No phones. No recourse should we get injured. Mum said she wasn’t worried unless the dog came home alone.

I had the freedom to walk the same path over and over and over again: through summer heat keeping an eye out for snakes (this is Australia, after all), winter coldness, and during and after rainfall when the trickle of a waterfall turned into a brown rush.

It was my querencia of solace and familiarity. This was my happy place as a solitary explorer. I could walk the path over and over, knowing where I was at each turn and curve even, as storms and nature put obstacles in the path or branches hung lower. There was always a path visible, even when it was overgrown and almost forgotten about.

I used a setting from one area of the creek in a short story, The Cicada Clock, first published in Tincture Journal.

I took my daughters down there recently, and it was the first time I’d been down there in perhaps fifteen years, maybe even twenty years. We walked the path, at times hidden by long grass or fallen trees, and explored together. For me it was revisiting a space I inhabited so much as a child and teenager, and a chance to introduce my girls to a location meaningful to me. I lead and they followed. Or one of them would go ahead to see what was around the corner or over the rise or behind the tree.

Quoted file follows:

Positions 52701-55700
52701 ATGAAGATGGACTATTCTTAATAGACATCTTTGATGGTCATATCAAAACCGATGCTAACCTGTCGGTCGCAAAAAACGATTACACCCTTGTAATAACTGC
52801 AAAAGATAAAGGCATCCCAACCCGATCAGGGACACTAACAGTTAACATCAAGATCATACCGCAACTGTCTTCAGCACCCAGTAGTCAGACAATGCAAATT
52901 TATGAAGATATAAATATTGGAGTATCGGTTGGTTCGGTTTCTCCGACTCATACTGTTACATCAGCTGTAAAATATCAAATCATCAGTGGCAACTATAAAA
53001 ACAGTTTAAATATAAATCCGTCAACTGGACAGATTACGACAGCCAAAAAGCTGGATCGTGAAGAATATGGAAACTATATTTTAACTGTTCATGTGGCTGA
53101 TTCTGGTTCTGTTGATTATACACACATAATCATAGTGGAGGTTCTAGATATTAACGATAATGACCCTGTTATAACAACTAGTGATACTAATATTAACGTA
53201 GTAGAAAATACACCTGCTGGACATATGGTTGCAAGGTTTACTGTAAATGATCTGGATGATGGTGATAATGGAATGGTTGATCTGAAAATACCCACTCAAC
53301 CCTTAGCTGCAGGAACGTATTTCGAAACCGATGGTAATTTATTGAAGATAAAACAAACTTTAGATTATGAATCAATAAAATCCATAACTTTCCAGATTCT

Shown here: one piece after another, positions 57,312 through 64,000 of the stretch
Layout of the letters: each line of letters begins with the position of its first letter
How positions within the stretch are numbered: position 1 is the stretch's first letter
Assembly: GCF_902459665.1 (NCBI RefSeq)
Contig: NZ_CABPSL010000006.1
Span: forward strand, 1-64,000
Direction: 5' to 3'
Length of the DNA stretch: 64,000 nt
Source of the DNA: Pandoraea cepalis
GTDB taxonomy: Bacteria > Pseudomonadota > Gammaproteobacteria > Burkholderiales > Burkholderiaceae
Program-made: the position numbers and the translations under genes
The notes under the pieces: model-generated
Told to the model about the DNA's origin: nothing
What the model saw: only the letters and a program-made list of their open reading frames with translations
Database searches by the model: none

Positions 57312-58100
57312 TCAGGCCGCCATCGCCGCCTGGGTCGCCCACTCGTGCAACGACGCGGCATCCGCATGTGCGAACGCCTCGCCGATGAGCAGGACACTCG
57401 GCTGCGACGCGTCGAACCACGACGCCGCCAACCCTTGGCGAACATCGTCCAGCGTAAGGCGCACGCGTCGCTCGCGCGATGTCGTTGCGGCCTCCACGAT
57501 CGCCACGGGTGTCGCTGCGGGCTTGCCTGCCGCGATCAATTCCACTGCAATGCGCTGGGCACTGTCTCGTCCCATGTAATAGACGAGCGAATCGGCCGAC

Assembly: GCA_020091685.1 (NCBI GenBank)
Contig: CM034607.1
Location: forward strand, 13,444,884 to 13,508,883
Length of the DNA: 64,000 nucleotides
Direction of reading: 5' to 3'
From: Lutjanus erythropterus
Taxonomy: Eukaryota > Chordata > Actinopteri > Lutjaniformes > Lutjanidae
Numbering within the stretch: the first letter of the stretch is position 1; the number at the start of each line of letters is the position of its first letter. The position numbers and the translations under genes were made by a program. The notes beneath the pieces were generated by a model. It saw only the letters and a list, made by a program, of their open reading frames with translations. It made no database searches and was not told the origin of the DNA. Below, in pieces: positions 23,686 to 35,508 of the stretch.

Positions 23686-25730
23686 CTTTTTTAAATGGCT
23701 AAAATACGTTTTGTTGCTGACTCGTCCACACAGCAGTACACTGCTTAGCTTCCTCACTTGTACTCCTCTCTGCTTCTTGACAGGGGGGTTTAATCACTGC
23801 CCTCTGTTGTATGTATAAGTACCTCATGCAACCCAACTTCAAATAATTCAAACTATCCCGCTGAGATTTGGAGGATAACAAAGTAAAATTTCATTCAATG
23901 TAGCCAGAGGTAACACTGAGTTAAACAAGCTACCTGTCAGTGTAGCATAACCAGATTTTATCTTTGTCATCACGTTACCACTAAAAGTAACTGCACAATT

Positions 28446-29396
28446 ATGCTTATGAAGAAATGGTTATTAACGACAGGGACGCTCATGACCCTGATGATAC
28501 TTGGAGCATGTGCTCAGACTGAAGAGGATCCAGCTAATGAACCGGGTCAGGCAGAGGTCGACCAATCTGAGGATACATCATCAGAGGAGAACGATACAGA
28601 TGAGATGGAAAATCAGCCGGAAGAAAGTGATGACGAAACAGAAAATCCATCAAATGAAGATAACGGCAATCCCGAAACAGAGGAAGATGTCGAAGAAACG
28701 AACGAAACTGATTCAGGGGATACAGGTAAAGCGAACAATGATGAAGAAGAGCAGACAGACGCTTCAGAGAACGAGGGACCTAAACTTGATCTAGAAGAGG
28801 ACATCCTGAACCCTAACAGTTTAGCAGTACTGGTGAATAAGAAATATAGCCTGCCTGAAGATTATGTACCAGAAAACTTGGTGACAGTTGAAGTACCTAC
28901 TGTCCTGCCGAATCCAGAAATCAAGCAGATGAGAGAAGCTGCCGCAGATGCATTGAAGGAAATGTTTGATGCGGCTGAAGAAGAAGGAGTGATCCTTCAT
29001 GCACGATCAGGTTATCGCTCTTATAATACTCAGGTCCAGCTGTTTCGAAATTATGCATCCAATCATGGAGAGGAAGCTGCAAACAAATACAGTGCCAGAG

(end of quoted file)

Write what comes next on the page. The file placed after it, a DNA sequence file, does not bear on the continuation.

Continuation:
We shared the path.

We may never return there.

Part Three – Comic Juxtaposition

One night a man had a dream. He dreamed
he was walking along the beach with the LORD.

Across the sky flashed scenes from his life.
For each scene he noticed two sets of
footprints in the sand: one belonging
to him, and the other to the LORD.

When the last scene of his life flashed before him,
he looked back at the footprints in the sand.

He noticed that many times along the path of
his life there was only one set of footprints.

He also noticed that it happened at the very
lowest and saddest times in his life.

This really bothered him and he
questioned the LORD about it:

“LORD, you said that once I decided to follow
you, you’d walk with me all the way.